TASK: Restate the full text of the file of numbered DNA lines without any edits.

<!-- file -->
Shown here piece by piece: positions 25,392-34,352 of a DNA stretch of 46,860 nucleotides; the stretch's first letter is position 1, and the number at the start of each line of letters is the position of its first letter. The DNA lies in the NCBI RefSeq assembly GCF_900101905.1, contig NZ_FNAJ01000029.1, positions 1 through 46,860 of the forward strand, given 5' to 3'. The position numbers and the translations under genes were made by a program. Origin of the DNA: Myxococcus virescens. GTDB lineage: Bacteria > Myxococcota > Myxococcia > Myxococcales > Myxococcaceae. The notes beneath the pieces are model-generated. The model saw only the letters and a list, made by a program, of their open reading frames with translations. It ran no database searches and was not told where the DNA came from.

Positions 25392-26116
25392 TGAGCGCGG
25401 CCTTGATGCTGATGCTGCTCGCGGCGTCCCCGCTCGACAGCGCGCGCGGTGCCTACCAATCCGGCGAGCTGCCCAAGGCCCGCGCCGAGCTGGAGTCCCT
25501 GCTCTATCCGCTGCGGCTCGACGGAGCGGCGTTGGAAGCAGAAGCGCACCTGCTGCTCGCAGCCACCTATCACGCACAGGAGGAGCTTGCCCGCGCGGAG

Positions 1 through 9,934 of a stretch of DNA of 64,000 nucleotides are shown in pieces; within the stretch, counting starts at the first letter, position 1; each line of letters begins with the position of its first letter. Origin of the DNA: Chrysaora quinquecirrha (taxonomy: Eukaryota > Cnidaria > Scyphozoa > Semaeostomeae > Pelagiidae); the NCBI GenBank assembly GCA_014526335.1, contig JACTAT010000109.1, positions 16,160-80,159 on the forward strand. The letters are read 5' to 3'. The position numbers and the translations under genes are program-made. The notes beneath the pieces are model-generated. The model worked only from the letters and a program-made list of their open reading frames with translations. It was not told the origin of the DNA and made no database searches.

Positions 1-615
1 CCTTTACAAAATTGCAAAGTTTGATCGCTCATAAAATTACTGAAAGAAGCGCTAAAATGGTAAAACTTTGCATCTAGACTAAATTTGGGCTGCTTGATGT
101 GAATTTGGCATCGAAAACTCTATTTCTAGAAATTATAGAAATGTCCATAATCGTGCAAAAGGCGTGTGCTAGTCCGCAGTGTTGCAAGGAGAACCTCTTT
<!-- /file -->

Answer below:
Shown here piece by piece: positions 25,392-34,352 of a DNA stretch of 46,860 nucleotides; the stretch's first letter is position 1, and the number at the start of each line of letters is the position of its first letter. The DNA lies in the NCBI RefSeq assembly GCF_900101905.1, contig NZ_FNAJ01000029.1, positions 1 through 46,860 of the forward strand, given 5' to 3'. The position numbers and the translations under genes were made by a program. Origin of the DNA: Myxococcus virescens. GTDB lineage: Bacteria > Myxococcota > Myxococcia > Myxococcales > Myxococcaceae. The notes beneath the pieces are model-generated. The model saw only the letters and a list, made by a program, of their open reading frames with translations. It ran no database searches and was not told where the DNA came from.

Positions 25392-26116
25392 TGAGCGCGG
25401 CCTTGATGCTGATGCTGCTCGCGGCGTCCCCGCTCGACAGCGCGCGCGGTGCCTACCAATCCGGCGAGCTGCCCAAGGCCCGCGCCGAGCTGGAGTCCCT
25501 GCTCTATCCGCTGCGGCTCGACGGAGCGGCGTTGGAAGCAGAAGCGCACCTGCTGCTCGCAGCCACCTATCACGCACAGGAGGAGCTTGCCCGCGCGGAG

Positions 1 through 9,934 of a stretch of DNA of 64,000 nucleotides are shown in pieces; within the stretch, counting starts at the first letter, position 1; each line of letters begins with the position of its first letter. Origin of the DNA: Chrysaora quinquecirrha (taxonomy: Eukaryota > Cnidaria > Scyphozoa > Semaeostomeae > Pelagiidae); the NCBI GenBank assembly GCA_014526335.1, contig JACTAT010000109.1, positions 16,160-80,159 on the forward strand. The letters are read 5' to 3'. The position numbers and the translations under genes are program-made. The notes beneath the pieces are model-generated. The model worked only from the letters and a program-made list of their open reading frames with translations. It was not told the origin of the DNA and made no database searches.

Positions 1-615
1 CCTTTACAAAATTGCAAAGTTTGATCGCTCATAAAATTACTGAAAGAAGCGCTAAAATGGTAAAACTTTGCATCTAGACTAAATTTGGGCTGCTTGATGT
101 GAATTTGGCATCGAAAACTCTATTTCTAGAAATTATAGAAATGTCCATAATCGTGCAAAAGGCGTGTGCTAGTCCGCAGTGTTGCAAGGAGAACCTCTTT